Reading Booklet: Speak

READING: Speak

Through speech and/or writing, show understanding of the following concepts: Genre, Summaries (objective and concise), Setting*, Author, Date of Publication, Conflict(s)*, Protagonist(s), Round Character*, Flat Character*, Static Character*, Dynamic Character*, narrative point of view*, and implied theme(s)*.   *backed with textual evidence.

Fill in the blanks below and on following page, and then use your answers to help create a summary of the entire book.

YOUR NAME:

Title of novel:

Author:

Date of Publication:

Genre:

Narrative point of view:

Protagonist (age and name):

(Call out the page number and quote where her name is revealed, and call out page number where you determined her age.)

Setting: (time and place): call out page numbers and quotes from book to back up your answers—for both time and place.

Example of a round character:

(explain why he or she is a round character; use quotes/page #s.)

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Example of a flat character:

(explain why he or she is a flat character; use quotes/page #s)

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Example of a static character:

(explain why he or she is a static character; use quotes/page #s)

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Example of a dynamic character:

(explain why he or she is a dynamic character; use quotes/page #s)

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Conflict(s):

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Theme(s): start with words, and then extend into statements or questions.  Think about the characters and how they change (or don’t change) and think about the conflicts.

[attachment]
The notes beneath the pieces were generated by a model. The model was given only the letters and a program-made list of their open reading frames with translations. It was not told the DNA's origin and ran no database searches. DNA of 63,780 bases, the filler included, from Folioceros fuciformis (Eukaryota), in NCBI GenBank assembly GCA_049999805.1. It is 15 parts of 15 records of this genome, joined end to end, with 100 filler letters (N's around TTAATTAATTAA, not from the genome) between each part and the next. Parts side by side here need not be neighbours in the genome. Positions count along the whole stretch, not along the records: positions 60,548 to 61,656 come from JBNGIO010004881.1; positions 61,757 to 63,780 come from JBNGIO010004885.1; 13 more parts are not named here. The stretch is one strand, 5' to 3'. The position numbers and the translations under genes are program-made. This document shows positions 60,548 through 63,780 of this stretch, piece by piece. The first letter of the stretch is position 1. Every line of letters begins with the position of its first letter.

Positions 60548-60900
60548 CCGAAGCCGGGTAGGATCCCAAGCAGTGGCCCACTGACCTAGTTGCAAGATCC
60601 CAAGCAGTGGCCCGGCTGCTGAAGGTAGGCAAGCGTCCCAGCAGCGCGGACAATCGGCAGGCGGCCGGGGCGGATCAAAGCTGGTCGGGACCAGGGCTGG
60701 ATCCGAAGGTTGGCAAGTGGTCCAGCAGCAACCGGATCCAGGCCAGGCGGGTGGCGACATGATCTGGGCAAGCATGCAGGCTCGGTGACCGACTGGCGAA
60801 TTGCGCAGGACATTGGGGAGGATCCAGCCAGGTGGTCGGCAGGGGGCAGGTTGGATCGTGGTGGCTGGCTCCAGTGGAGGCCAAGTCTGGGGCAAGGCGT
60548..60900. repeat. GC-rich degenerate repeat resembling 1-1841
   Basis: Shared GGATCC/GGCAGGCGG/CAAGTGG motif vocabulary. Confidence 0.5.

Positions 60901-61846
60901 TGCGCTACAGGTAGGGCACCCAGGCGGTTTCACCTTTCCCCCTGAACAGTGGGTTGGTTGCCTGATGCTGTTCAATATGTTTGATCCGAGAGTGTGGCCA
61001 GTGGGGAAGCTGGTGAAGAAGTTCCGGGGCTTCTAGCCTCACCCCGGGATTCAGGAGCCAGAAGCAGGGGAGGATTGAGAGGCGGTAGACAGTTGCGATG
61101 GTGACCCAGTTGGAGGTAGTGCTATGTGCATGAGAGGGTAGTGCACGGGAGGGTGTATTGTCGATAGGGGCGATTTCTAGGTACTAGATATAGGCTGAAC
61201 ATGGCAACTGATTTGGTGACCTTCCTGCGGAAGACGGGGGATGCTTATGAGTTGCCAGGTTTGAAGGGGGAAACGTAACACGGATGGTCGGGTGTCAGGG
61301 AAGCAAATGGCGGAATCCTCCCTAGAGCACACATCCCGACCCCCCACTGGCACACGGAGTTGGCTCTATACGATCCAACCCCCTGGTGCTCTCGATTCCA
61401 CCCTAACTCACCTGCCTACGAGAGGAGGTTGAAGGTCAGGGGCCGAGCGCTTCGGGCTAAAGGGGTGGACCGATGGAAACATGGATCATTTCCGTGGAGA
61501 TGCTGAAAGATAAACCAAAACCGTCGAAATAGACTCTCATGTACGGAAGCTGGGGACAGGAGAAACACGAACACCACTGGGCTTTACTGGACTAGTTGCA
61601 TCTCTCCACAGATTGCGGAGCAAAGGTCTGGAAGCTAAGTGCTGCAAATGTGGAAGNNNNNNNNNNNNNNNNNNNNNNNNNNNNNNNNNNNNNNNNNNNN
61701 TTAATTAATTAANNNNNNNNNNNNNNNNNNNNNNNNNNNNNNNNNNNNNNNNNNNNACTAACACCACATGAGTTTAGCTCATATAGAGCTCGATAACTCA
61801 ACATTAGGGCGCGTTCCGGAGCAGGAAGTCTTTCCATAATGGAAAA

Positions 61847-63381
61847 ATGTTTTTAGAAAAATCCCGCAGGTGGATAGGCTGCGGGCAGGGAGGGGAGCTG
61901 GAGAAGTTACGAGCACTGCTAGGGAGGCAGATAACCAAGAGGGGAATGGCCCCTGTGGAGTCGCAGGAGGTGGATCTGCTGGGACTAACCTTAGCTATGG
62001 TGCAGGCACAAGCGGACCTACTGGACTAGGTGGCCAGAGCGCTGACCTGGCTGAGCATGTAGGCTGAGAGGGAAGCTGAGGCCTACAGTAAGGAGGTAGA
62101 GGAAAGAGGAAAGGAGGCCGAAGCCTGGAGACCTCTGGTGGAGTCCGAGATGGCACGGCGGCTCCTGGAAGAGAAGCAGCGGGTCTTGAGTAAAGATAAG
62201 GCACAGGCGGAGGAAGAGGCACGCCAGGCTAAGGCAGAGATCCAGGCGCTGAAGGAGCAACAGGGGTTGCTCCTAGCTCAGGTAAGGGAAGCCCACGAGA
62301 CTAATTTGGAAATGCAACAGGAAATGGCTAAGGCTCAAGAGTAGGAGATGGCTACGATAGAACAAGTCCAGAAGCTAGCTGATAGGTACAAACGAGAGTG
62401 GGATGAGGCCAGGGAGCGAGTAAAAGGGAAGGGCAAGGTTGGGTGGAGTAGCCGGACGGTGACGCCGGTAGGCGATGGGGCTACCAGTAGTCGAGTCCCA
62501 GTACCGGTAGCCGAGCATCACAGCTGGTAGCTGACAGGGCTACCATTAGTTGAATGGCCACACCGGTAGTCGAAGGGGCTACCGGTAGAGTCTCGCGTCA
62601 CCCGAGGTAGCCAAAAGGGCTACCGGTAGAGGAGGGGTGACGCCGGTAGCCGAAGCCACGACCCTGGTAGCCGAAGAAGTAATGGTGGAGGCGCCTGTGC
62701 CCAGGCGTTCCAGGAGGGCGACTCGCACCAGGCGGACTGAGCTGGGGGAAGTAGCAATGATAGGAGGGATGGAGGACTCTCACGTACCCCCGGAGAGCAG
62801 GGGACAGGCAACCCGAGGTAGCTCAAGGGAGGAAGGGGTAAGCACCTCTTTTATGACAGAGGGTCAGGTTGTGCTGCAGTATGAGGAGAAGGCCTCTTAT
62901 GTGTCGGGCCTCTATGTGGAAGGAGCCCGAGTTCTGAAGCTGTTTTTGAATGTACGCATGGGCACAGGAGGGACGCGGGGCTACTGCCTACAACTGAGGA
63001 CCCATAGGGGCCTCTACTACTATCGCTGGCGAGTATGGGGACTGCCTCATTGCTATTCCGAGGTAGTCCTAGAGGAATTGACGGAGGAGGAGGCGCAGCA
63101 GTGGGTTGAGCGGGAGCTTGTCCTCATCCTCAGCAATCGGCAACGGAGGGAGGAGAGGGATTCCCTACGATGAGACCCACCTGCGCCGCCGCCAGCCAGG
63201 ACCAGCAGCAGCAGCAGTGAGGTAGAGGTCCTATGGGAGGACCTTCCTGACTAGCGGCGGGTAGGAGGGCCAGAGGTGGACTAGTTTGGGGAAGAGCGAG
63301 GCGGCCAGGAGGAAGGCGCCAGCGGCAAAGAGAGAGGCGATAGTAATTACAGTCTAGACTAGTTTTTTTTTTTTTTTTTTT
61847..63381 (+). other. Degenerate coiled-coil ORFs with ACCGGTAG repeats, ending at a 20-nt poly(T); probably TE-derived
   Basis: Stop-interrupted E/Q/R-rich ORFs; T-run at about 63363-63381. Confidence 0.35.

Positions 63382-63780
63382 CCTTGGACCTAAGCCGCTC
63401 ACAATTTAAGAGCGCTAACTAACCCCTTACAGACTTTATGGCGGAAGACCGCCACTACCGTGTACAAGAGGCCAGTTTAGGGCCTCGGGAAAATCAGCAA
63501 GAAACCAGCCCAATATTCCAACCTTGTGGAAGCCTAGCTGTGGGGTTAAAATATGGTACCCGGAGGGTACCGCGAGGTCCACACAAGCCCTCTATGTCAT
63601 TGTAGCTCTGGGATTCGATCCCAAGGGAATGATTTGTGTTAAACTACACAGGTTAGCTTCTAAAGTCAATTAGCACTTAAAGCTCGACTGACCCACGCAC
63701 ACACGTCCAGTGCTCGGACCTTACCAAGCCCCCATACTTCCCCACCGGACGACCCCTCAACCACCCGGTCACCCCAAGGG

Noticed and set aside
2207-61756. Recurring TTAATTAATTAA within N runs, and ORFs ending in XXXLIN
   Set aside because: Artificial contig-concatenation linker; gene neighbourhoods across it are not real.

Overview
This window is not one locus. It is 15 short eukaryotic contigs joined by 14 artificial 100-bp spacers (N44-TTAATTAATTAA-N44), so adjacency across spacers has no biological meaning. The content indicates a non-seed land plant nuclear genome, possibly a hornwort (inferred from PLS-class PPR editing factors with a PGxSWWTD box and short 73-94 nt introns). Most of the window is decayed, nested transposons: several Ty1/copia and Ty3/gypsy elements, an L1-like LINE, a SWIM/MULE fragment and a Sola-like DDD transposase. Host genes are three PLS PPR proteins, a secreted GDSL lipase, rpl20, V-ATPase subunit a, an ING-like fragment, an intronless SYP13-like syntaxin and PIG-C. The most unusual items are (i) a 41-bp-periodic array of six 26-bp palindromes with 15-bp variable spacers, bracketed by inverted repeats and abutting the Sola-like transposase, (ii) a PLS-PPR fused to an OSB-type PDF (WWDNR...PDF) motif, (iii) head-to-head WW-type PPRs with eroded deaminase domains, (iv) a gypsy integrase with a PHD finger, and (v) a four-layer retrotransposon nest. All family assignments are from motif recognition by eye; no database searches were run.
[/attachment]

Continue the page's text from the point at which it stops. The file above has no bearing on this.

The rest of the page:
Section summaries do not need to be typed, but must be handwritten clearly.  You may type them if you need to pass the paragraph test.

(You will not pass this class if you plagiarize)

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Section One SUMMARY: Your summaries should stand alone so anybody would understand them.  Start your summary with title of book, author and title of section.  (I helped you with the beginning of the first summary)

In “First Marking Period,” the first section of Laurie Anderson’s novel Speak,

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Section Two SUMMARY:

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Section Three Summary:

Plot summary of entire book:

Your summary should stand alone so anybody would understand it.  EXAMPLE: SE Hinton’s 1969 The Outsiders is a young adult novel set in Tulsa in the early 60s.  Protagonist Ponyboy Curtis is a round and dynamic character who learns…  His change and the conflicts help develop one of the main themes of this story…

Fill in the following and then type/share paragraph in GoogleDocs:

___________________[title] by___________________________ [author] is a ________________________ [genre] first published in _______ [year] and set in _________________________________   (city, state, country) likely in the ______________ [decade].  The city is revealed on page _______: ______________________ [include quotes from book pointing out city], and this is clearly from __________________ because ___________________________________________________________________________________________________________________.  The protagonist is  _________________, and she’s likely about _______ [age] because ___________________________________________________ ______________________________[textual evidence and page numbers].  An example of a flat and static character is _________________________ because________________________________ .  An example of a round and dynamic character is ___________________ because__________________________________________________  __________________________________________________________. One conflict in this story is _____________________________________  ___________________________________________________________By looking at this conflict and the way the dynamic character changes, a theme of this book is revealed:_____________________

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